Little Grey Bungalow
Hurray! More tatting!!!!
I want photos of the finished project, Sam ;-)
I know doilies are supposed to be for grannies, but I like them. So pretty! I don't know about anyone else, but if I see many more grey/beige/plum coloured rooms, I'm going to go buy a can of chartreuse paint and slap it on something big.
Bunnykins - slap some deep navy along with the chartreuse. Shay - once I finish Bunnykins' tatted cross, this is next. Of course I have to open my H.S. play first (11/3-5) which can not come soon enough. Teaching H.S. kids to sew is tough enough but I had to do a play set in 1948 and use Vogue patterns. I must be nuts!
Sam - I learned to sew using Vogue patterns (back in the dark ages.) Back then, they had pictures and instructions that should you what things like pad stitching collars or putting in a waist stay looked like, and told you how to do them.Look for one of the old 60s/70s Vogue Sewing hardcover books as all those and a whole lot more that you'd have to buy a few new fitting/sewing books to get. The new Vogue Sewing book is light on detail by comparison.My condolences on teaching kids to sew. Tape (painters' tape) down the tension adjustments if you can and teach them which way (back/front) the needle goes in the machine. Oh, and stitch length. Those are the things, besides racing the motor, that mine used to muck up and then wonder why the machine was broken. Oh, and put on the seam guide to help them stay straight. And, no, I wouldn't give them electronic machines if you could help it.
We have lovely cheap non-electric machines. I use painters tape to help the kids line up the seam allowances and attempt to sew a straight seam. I prefer McCall's or Simplicity for beginners. Eases them into the world of sewing. I will tape over the tension wheel now that I saw one of my boys fiddling with it while waiting for me to help him. Looking at a frustrating hour to get it back. Mostly i teach them about their new favorite tool - the seam ripper!!!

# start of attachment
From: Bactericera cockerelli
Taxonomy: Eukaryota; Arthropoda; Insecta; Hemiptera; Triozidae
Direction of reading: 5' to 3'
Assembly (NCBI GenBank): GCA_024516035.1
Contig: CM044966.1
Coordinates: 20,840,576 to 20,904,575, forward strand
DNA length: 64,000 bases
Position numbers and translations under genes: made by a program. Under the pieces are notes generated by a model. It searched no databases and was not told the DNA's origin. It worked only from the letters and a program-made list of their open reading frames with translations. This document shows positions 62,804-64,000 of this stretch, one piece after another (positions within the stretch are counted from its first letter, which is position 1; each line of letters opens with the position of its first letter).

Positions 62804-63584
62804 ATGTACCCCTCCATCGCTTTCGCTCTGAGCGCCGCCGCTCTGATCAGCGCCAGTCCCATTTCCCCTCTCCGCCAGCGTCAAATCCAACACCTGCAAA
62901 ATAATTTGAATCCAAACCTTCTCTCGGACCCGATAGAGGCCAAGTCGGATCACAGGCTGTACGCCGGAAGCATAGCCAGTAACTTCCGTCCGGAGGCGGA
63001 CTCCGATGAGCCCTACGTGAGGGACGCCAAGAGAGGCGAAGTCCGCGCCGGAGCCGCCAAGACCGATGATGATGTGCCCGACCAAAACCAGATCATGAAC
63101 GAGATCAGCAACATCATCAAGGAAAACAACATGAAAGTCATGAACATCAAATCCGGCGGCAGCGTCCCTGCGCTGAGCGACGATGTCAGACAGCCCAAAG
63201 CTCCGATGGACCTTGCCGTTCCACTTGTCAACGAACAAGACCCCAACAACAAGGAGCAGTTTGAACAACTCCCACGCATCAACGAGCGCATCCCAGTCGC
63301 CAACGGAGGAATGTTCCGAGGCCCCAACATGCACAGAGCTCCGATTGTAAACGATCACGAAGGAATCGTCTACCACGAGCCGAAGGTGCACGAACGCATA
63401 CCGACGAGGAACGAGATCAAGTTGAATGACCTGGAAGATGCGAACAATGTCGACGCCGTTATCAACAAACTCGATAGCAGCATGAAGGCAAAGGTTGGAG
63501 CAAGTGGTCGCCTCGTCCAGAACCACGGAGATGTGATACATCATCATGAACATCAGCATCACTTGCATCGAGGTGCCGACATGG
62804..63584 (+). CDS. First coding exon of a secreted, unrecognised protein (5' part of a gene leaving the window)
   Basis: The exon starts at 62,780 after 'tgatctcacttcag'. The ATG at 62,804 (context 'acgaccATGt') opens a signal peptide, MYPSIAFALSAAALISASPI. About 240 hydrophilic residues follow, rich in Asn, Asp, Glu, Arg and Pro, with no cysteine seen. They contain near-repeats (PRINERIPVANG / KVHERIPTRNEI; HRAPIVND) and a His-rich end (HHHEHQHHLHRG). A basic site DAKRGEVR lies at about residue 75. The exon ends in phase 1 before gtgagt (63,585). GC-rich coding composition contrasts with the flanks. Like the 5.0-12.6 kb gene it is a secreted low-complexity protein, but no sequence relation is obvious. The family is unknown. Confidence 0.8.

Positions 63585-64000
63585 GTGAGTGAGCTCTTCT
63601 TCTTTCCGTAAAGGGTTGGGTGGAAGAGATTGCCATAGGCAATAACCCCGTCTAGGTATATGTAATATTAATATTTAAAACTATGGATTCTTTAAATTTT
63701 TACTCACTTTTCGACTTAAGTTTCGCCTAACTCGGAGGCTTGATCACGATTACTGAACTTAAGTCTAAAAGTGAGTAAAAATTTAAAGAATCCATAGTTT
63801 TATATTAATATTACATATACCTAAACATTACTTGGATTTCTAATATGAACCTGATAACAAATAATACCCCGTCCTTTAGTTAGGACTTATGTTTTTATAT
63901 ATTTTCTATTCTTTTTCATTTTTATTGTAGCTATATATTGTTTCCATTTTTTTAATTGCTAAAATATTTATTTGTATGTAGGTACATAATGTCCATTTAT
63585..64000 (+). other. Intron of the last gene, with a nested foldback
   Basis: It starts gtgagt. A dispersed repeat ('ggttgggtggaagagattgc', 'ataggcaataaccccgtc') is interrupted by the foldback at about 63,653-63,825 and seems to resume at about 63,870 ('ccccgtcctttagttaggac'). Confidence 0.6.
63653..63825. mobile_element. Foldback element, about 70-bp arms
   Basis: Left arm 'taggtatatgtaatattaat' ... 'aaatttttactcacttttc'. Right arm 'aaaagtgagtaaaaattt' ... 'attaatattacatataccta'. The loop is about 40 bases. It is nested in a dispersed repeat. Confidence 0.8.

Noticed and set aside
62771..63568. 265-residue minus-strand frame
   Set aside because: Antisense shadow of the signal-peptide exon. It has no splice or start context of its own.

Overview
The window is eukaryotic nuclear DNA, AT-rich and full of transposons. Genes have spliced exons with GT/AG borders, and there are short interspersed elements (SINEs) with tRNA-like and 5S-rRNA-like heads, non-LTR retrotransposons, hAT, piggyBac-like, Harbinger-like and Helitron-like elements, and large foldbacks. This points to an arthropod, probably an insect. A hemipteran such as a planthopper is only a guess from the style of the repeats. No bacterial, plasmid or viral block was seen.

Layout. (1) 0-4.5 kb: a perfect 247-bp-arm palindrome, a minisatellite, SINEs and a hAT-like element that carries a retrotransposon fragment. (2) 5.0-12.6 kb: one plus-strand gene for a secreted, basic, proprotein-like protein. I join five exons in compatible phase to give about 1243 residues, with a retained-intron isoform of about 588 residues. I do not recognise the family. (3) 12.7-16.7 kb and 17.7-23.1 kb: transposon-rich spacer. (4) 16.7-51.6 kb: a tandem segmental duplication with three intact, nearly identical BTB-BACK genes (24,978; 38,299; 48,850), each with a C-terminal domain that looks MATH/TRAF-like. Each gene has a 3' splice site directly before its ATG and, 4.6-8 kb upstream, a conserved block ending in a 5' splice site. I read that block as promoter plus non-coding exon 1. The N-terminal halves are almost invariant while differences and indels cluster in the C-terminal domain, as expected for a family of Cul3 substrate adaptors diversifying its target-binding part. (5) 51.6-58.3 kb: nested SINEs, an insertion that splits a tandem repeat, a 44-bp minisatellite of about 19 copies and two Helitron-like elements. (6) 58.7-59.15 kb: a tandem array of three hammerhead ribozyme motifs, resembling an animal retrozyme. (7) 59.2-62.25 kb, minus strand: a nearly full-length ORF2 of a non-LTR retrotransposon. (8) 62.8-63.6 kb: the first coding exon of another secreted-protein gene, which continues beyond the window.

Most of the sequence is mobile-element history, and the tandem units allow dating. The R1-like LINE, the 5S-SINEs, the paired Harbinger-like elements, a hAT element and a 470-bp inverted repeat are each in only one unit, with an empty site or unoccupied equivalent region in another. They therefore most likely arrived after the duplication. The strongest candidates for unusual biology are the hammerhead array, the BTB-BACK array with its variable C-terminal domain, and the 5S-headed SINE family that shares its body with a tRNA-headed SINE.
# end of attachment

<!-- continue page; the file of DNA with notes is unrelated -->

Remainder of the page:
My best friend from high school/college made her own clothes (with a bit of help from her mother). She only used Vogue patterns and told me that Vogue instructions were so detailed that it was actually easier than using a cheaper, simpler pattern.
Sam -- sounds like a t-shirt ("As ye sew, so shall ye rip").
Sam - And when they complain about the seam ripper, tell them that back in the day, it was picking stitches out one by one with a strong needle or large pin, or, for the brave, cutting them with a straight edged razor blade.Ribbet, ribbet.
They don't complain about the seam ripper - it is their most used tool. As for Vouge, yes VERY detailed. But that assumes one is willing to read the pattern thru and then follow it. What I have is a generation used to finding the quick answer on Google or Youtube. So working thru a problem is not in their vocabulary. Instead we have the medal for "Most Needles Broken" - the winner gets to wear a 3' sombereo on Opening Night.
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